Guinea Bissau didn’t feel like Africa. The capital, Bissau, was like a part of Portugal, full of low level villas with red-tiled roofs. Except that I can’t imagine such a run-down town anywhere in Europe. The second city, Bafatà, was similar but even more run-down, seemingly two-thirds of the way towards becoming a ghost town. More than half of the buildings were empty, and in this hot, damp climate the deterioration sets in fast, with black mould growing up the walls and vegetation colonising any holes. The roads had more potholes than tarmac, and a couple of petrol pumps had rusted away to stumps.

I’m hoping someone from UNESCO will turn up here soon to give them World Heritage status, or that a far-sighted millionaire will buy a few blocks and do them up, because they are beautiful towns. Bafatà, especially, could attract so many tourists. Not just with the delapidated Portuguese colonial houses but also the deserted outdoor swimming pool with its terraces overlooking the river, the old statues of both Guinean and Portuguese heroes (now surrounded by goats and pigs snuffling around in the weeds) and the river itself next to the empty market-place, now with the occasional fisherman in a traditional pirogue but formerly serving a sizeable trading port, apparently,

In the countryside the Portuguese influence was not apparent, but here I felt I could have been in Belize, seeing mile after mile of cashew trees. Off the coast is the Bijagos Archipelago, some 80 islands of white sand beaches and palm trees, where I saw flamingos on the sand banks between them although unfortunately not the dolphins, manatees and saltwater hippos that live in the water. One day this will be as developed as the Caribbean is now. Only the villages were obviously African, with their traditional mud-walled houses roofed with dried palm leaves.

I hope someone discovers Guinea Bissau soon and starts off its development into a tourist haven, because their economy needs something. 88% of the population live on less than $1 a day. Most people are illiterate. Under-five mortality is over 20%.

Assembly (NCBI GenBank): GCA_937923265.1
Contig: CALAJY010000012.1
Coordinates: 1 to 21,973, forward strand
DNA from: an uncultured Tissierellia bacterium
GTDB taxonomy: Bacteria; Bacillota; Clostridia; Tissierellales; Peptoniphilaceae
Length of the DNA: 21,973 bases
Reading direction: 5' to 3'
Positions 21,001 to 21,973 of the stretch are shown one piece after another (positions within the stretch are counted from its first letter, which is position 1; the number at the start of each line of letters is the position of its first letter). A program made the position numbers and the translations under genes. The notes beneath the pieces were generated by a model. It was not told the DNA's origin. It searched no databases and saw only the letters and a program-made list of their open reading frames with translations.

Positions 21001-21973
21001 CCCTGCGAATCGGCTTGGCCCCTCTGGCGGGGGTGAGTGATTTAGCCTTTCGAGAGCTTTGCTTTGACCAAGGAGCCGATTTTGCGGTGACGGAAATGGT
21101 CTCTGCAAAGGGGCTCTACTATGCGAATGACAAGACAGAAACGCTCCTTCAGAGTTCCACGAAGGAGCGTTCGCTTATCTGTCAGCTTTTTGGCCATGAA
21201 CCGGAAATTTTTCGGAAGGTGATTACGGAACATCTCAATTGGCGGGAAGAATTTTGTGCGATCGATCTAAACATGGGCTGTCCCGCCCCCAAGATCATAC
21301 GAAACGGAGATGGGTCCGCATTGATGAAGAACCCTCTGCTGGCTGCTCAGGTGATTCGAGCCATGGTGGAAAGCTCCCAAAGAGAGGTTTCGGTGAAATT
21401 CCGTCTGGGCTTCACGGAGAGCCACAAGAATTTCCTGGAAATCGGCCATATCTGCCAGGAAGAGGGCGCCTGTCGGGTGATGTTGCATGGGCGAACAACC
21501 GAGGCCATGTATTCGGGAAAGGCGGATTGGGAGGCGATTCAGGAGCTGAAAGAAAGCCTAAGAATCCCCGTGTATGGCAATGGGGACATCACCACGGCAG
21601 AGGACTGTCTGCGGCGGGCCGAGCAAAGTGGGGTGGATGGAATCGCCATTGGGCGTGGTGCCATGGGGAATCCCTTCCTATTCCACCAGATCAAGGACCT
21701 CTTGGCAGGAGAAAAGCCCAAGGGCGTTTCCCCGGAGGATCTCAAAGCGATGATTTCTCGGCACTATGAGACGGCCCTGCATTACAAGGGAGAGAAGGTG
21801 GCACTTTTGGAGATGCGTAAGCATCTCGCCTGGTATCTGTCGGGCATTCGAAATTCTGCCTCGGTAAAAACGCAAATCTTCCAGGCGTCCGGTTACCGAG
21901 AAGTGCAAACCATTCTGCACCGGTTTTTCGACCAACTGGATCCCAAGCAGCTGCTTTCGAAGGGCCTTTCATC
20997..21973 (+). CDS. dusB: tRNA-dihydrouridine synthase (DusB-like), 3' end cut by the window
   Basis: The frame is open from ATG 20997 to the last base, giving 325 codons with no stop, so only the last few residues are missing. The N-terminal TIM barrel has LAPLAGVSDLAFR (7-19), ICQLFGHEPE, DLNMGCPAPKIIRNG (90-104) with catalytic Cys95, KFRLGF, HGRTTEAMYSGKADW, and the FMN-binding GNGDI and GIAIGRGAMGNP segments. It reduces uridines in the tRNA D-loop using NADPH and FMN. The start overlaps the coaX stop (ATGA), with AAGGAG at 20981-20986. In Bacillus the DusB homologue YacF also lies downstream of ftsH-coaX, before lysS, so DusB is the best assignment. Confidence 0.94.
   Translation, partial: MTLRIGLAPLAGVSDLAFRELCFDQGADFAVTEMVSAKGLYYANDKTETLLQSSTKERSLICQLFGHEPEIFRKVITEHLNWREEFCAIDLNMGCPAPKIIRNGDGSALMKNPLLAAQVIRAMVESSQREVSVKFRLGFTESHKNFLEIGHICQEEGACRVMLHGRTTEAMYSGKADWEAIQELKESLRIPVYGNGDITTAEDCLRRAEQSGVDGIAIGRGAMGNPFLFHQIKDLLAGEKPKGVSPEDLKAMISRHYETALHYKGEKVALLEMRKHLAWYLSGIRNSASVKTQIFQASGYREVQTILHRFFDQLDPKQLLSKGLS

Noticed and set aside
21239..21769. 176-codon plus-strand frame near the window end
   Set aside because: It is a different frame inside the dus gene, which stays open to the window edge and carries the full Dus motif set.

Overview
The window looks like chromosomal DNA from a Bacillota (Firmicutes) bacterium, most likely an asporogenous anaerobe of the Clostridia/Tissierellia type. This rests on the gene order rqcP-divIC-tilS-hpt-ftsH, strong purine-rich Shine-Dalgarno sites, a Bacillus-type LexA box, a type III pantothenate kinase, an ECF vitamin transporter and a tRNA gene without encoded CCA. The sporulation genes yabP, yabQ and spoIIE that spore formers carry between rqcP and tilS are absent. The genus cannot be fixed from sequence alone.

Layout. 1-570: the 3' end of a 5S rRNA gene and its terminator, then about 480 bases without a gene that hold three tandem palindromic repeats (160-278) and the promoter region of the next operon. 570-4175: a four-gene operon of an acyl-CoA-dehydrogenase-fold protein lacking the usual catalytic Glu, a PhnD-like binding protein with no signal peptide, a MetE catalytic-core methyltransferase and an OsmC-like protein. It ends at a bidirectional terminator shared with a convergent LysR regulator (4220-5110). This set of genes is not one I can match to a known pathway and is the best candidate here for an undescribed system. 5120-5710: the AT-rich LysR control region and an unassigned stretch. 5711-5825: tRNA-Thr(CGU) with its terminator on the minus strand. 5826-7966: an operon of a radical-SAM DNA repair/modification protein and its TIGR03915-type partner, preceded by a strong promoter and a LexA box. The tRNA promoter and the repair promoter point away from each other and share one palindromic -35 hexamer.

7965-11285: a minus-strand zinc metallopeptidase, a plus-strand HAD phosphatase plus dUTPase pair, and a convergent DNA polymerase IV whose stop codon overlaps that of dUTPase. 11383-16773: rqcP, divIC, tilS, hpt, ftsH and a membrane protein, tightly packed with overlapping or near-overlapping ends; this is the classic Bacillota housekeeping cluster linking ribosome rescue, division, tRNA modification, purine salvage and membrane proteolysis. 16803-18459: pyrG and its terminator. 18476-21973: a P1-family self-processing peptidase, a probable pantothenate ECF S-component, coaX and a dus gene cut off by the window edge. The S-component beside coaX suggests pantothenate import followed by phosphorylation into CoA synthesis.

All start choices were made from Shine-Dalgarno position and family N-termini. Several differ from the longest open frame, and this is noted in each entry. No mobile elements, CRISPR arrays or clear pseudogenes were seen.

It would be unfair to blame the Portuguese, but it cannot help that when the country got its independence in 1974 only 2% of the population were literate and there was already a substantial national debt. Then the 1998 civil war frightened off the few foreigners who had invested there, and since then the government’s lack of money has meant an inability to invest in anything, or even to pay many civil servants, such as teachers, who responded by going on strike a few years ago with the result that there was no school at all for a whole year. How does a government raise money when no-one earns enough to pay any tax?

I’m not surprised when I see poverty in the Sahelian countries; having holidayed in Mauritania, Mali, Sudan and Djibouti I am used to seeing hardship in the harsh, bare environments of the desert fringes. But Guinea Bissau is so lush and green – certainly at this time of year the trees are dripping with cashew fruit and mangoes – and I have eaten so many prawns and oysters, that it does feel in some ways like a land of plenty. But the population are so uneducated that they really have no idea as to what to do in order to move forward. I saw a small mill (for grinding grains) that had been constructed for one community, but after only a couple of years it was covered in dust and harbouring a wasp nest, the villagers looking at us in despair but seemingly unable to grasp the concept of maintenance despite extensive training. & I was told that there was once a project to provide solar panels for a few villages, but within a short time someone had dismantled them so as to sell the copper wiring inside.

One thing I did not see any sign of was the drugs trade, but apparently Guinea Bissau is turning into a major conduit for drugs travelling from South America to Europe, its offshore islands impossible to police for a state with no resources. & now there are suggestions that at least some of the police/army/government are involved. There have been two seizures of drugs in the past year, each with a street value of more than 10% of Guinea Bissau’s GDP, but the drugs from the most recent seizure mysteriously vanished.

A bigger problem, perhaps, is a legal drug – cashew wine. At this time of year you can smell the fermenting cashew fruit as you travel through the villages, and I do wonder whether this contributes to the lack of progress in the country? I can’t help but compare it to Belize, where the fruit is made into delicious juice or jam, adding an additional income to that the farmers make from selling the nuts. I did ask whether it was possible to get cashew jam but was told the Guinea Bissauans ‘don’t know how to make it’. But then again there is no-one in the country, apart from a handful of expats and government ministers, who would have the money to buy it, so why bother?

Overall though an attractive and laid-back place that I enjoyed visiting. With great beetles.